Will use cases, business models, revenues and value of 5G networks be similar to, or different from, 5G? Different, some say. Whether quantitative changes can create qualitative changes is the issue.
For consumers, 5G eventually will mean both lower latency and an order of magnitude (or more) increase in access speed. Presumably, both of those changes eventually will alter behavior, and allow new apps and use cases to be created.
in the past, new mobile platforms in the past have produced significant consumer behavior changes. Texting was created by 2G. Mobile internet access was enabled by 3G. Mobile video became consumable with 4G. So it would not be surprising if some new use mode emerged in the 5G era.
“4G thinking cannot be used to evaluate 5G ideas,” Alex Holt, KPMG Global Chair, Media & Telecommunications, has argued. “The reality is that 5G will be the catalyst to significant long term changes in the way people communicate, and what gets communicated.”
A statement so sweeping always is liable to be misinterpreted, but look at the way Holt frames his statement.
“We communicate to share needs and important information,” Holt has said. “The second level adds more sophisticated language and comprehension, allowing us to share thoughts and ideas.”
The money quote probably is this: “The most sophisticated thing humans can do with communication is to share feelings and emotions.”
That perhaps is on the order of the way Nokia Bell Labs has positioned the future of networking, where the value proposition for connectivity is quite different. The thesis is that communications network value will be created to the extent that it “creates time” for people and augments human intelligence.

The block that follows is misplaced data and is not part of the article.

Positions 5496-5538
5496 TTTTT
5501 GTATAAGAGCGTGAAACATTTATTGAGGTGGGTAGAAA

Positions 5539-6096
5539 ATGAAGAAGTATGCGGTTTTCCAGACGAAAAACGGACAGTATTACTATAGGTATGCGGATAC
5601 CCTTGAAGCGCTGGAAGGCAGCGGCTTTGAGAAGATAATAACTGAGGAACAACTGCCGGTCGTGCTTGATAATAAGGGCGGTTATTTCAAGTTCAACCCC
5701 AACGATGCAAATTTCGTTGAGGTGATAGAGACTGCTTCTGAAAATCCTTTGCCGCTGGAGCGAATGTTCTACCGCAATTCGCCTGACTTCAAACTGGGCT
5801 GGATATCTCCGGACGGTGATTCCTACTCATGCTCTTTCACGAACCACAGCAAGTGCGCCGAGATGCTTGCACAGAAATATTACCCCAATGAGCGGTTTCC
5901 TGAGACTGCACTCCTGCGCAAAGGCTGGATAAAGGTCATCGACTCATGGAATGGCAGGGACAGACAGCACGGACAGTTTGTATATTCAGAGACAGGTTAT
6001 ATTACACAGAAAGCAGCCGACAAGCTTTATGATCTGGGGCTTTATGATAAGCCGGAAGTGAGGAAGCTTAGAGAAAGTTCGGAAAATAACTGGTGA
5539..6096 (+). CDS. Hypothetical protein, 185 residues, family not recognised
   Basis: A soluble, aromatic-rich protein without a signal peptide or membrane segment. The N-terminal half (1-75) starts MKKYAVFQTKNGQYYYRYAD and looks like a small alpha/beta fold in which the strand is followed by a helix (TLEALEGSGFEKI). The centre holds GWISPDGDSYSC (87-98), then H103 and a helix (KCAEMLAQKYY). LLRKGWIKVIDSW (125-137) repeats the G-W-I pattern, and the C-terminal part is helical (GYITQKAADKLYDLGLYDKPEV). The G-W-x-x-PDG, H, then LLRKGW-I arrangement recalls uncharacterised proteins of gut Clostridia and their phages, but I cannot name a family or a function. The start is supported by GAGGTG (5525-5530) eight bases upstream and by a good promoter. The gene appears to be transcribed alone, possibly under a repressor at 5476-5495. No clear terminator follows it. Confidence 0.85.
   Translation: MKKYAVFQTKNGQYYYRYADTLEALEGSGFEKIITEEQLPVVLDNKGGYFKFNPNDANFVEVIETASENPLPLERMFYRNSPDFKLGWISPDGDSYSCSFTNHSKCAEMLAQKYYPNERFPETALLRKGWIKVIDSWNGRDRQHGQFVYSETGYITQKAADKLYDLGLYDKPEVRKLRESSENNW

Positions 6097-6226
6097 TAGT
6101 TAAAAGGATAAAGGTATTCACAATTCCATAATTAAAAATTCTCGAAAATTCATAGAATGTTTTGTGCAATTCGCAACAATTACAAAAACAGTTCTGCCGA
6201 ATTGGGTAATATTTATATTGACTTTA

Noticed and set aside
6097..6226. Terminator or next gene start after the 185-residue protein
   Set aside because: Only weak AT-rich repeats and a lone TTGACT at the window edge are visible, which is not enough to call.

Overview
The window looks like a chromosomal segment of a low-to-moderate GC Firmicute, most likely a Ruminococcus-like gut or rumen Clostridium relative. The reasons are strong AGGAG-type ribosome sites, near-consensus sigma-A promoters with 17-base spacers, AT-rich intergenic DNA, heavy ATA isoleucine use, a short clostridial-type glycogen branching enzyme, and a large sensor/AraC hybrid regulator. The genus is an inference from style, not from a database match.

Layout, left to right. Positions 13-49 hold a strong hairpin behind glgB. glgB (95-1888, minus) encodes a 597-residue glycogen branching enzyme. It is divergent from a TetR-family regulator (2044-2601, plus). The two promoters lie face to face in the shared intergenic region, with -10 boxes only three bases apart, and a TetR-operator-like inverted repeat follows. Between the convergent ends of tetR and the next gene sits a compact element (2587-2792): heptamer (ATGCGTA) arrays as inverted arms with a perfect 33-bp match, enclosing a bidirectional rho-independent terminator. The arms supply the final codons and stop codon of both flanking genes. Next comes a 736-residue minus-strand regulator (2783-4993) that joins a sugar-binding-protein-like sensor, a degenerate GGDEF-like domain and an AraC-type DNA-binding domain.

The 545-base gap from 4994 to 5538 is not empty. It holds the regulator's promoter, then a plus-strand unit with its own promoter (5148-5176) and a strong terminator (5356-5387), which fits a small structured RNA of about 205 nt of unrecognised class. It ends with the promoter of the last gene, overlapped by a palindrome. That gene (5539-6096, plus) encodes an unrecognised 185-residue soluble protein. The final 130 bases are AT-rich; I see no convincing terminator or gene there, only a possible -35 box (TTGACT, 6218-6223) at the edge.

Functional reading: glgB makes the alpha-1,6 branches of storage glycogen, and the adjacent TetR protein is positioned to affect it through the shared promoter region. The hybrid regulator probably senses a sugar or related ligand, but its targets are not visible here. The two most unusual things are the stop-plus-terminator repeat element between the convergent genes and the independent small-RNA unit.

Nokia does that mean that in the astrophysics sense of manufacturing time itself. Think of the word “productivity” or “efficiency” and the sense arguably is clearer.
In other words, connectivity is not going to be the reason businesses, organizations and people spend money on communication capabilities, in the sense of “people want holes, even when they buy shovels.”
That is akin to the past thinking we have used about the value of any computing or communications capability: it is the solution to a business or consumer problem, not an end in itself. People do not spend money on smartphones because they like carrying little computers in their purses and pockets.
The devices only enable the conversations they can have with people; the information they can discover immediately; the transactions they can conduct; the music and video they can watch. It is likely that sense which drives the Bell Labs notion of value driven by the ability to “create time.”
Nor would it be in keeping with the concept to pin all the coming changes on 5G or communications capabilities, but on a complex of changes anchored by artificial intelligence, which Bell Labs prefers to call “augmented intelligence.”
Many would argue the big shift–as was started in the early days of the visual internet–is in the direction of audio and visual content, media that are “warmer” than voice; more capable of expressing emotion and context than text-based messaging.
Holt’s notion likely will prove correct in another sense. Only in the first days of analog mobility networks was the business driven by business and enterprise use cases. Since 2G, up to 4G, consumer adoption has driven the global mobile business, and the whole telecom business as well.
In the 5G era, the big opportunities for use case, revenue and profit growth will come from enterprise sources once more, in the form of all sorts of internet of things use cases and applications. It is that sense that likely underpins Holt’s suggestion that 4G thinking will not be so helpful in imagining 5G use cases.